Jeffrey Yorke, Radio and Records
Sept 29, 2008, 03:29 PM ET
To the delight of radio broadcasters, Rep. Ed Markey (D-Mass.) took time off from Congress’ bipartisan effort to save the economy to introduce a bill that would require satellite and radio receiver manufacturers to include in all receivers sold in the U.S. the ability to receive HD Radio signals. Markey, who is also chairman of the House Subcommittee on Telecommunications and the Internet, introduced the ‘‘Radio All Digital Channel Receiver Act’’ over the weekend.
“Millions of Americans today rely on local broadcast radio for news, public safety bulletins, sports, weather, traffic and other information,” said Markey. “As the broadcast radio industry migrates to digital broadcasting technology, this legislation will ensure that consumers are able to readily receive free service through consumer electronics systems that are otherwise receiving satellite digital audio radio and traditional AM or FM stations.”
Markey said his bill seeks to address the long-term competitive health of local radio “while ensuring that their local, digital services are readily received by radio consumers.”The bill has the support of a bipartisan group of Energy and Commerce Committee House members who co-sponsored H.R. 7157, including Lee Terry (R-NE), Charlie Gonzalez (D-TX), Greg Walden (R-OR), Joe Wilson (R-SC), and Dan Burton (R-IN).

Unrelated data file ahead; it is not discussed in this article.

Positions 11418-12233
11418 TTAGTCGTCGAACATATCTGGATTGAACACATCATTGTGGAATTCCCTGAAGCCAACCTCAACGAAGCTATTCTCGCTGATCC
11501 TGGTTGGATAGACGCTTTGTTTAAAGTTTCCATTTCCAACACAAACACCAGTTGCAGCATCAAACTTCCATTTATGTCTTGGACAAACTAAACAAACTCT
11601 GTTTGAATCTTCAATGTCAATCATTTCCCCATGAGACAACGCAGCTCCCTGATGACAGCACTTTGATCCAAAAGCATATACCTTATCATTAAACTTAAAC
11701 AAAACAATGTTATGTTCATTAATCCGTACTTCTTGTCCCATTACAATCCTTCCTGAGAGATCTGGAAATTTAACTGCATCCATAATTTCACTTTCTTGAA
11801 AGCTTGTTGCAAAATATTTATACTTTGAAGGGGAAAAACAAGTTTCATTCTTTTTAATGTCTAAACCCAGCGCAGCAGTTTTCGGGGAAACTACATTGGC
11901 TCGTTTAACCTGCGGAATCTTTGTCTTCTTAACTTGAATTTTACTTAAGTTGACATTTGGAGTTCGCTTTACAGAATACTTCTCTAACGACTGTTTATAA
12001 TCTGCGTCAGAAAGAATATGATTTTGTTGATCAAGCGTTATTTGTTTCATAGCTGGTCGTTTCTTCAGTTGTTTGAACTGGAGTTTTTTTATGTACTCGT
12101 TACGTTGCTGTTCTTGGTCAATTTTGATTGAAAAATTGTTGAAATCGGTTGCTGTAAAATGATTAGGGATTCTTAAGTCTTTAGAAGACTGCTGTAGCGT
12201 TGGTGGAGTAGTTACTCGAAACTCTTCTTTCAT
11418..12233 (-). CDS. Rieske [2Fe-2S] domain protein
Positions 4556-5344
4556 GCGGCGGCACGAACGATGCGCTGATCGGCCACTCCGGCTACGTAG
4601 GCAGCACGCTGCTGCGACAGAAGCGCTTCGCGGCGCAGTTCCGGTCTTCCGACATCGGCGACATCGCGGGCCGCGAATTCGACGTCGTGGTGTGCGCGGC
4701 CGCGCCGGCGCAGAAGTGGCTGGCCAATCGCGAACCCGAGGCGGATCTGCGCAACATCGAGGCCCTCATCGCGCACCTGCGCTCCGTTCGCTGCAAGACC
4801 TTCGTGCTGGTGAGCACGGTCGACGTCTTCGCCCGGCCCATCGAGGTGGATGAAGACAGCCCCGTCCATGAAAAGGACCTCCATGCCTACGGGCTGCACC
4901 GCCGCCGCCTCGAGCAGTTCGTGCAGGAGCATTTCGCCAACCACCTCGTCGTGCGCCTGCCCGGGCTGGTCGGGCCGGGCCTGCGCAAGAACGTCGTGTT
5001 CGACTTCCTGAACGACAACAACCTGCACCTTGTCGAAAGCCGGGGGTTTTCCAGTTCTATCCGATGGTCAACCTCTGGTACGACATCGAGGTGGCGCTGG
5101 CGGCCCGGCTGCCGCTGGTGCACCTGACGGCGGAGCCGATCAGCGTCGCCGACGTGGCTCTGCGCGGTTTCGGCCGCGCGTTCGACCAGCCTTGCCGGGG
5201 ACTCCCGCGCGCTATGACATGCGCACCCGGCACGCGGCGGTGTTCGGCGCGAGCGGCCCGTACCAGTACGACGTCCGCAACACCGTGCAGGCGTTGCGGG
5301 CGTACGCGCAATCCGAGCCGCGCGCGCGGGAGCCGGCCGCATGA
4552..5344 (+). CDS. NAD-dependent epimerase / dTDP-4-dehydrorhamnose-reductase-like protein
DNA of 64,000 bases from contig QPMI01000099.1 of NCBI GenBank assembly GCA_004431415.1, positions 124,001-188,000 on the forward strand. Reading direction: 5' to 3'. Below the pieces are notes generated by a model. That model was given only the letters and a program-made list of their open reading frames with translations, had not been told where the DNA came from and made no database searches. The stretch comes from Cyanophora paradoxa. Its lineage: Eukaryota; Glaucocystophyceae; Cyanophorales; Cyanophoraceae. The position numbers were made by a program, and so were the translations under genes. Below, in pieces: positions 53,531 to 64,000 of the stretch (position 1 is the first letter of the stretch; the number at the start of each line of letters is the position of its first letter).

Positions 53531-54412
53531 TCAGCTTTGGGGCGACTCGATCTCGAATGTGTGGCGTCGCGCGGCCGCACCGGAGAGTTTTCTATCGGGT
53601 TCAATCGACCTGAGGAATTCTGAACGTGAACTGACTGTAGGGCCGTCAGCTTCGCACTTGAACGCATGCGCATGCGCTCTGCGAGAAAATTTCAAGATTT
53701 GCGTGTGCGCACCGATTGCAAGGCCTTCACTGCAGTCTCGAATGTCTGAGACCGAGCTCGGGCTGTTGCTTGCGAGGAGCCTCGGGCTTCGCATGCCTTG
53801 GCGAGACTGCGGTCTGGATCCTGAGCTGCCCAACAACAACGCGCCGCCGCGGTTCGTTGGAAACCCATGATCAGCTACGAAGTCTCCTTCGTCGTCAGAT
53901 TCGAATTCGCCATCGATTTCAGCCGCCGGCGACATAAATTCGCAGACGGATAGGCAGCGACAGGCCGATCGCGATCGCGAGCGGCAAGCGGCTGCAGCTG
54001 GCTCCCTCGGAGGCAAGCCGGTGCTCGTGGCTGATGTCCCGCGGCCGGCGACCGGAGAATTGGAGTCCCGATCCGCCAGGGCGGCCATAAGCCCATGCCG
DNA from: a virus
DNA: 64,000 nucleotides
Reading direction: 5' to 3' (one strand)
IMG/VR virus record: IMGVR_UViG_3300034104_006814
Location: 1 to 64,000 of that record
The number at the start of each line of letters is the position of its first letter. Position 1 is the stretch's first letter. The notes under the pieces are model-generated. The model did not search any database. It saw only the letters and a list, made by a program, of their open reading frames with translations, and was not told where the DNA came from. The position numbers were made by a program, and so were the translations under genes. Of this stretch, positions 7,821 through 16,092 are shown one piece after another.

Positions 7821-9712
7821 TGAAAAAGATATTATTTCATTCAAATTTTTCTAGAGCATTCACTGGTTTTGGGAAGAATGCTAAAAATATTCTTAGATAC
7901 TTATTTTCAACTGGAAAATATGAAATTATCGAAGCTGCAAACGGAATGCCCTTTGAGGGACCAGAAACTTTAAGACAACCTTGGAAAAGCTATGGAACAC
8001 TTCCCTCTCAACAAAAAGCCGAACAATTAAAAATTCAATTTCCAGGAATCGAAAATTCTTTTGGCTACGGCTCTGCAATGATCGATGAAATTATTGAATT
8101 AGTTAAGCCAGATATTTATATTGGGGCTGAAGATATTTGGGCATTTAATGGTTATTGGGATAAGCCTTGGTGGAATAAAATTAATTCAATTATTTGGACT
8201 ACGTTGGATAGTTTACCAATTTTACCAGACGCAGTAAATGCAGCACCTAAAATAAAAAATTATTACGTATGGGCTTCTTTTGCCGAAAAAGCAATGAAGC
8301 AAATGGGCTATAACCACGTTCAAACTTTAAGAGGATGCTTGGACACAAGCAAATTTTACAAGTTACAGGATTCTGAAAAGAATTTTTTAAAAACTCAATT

The Act also seeks to do what the FCC failed to do when it approved the historic merger between satcasters Sirius and XM on July 25. That was the time for the regulatory body to require radio manufacturers to require HD Radio capability be included on all satellite receivers, believes FCC Commissioner Jonathan Adelstein. During a Sept. 19 commissioner’s breakfast at the NAB Radio Show/R&R Convention in Austin, the commissioner, an opponent of the merger, played down the commission’s recent official public inquiry which seeks comment on making forcing HD Radio technology be included on satellite receivers and expressed doubt that the commission now has the legal authority to enforce such a requirement.
According to an article in the Naples, Fla. Daily News on Sept.27, Beasley Broadcast Group VP/CFO Caroline Beasley, who also is chairman of the National Association of Broadcasters’ HD Radio Digital Technology Advancement Force, said HD Radio is within listening range of 90 percent of the U.S. population. And while the task force has been affective encouraging broadcasters to roll out new, niche formats at sidebar stations around the country, automobile manufacturers have been slow to add the technology to their option lists. Markey’s legislation would be a boon to broadcasters.
“NAB salutes the leadership of chairman Markey and a bipartisan group of lawmakers for sponsoring this important bill that will boost the integration of HD Radio in satellite radio receivers, including those installed in automobiles,” said NAB president and CEO David K. Rehr. “In addition to providing 235 million weekly listeners with entertainment and music programming, free local radio stations have a long tradition of serving as a lifeline during times of crisis. This legislation will extend and enhance these services as radio stations embrace our digital future.”
It is unclear whether the pending legislation would force manufacturers of Sirius XM receivers to include HD Radio technology on aftermarket satellite receivers plug and play units that traditionally include only satellite reception intended to be used in tandem with already installed AM/FM receivers. Sirius XM spokesman Patrick Reilly could not be reached for comment.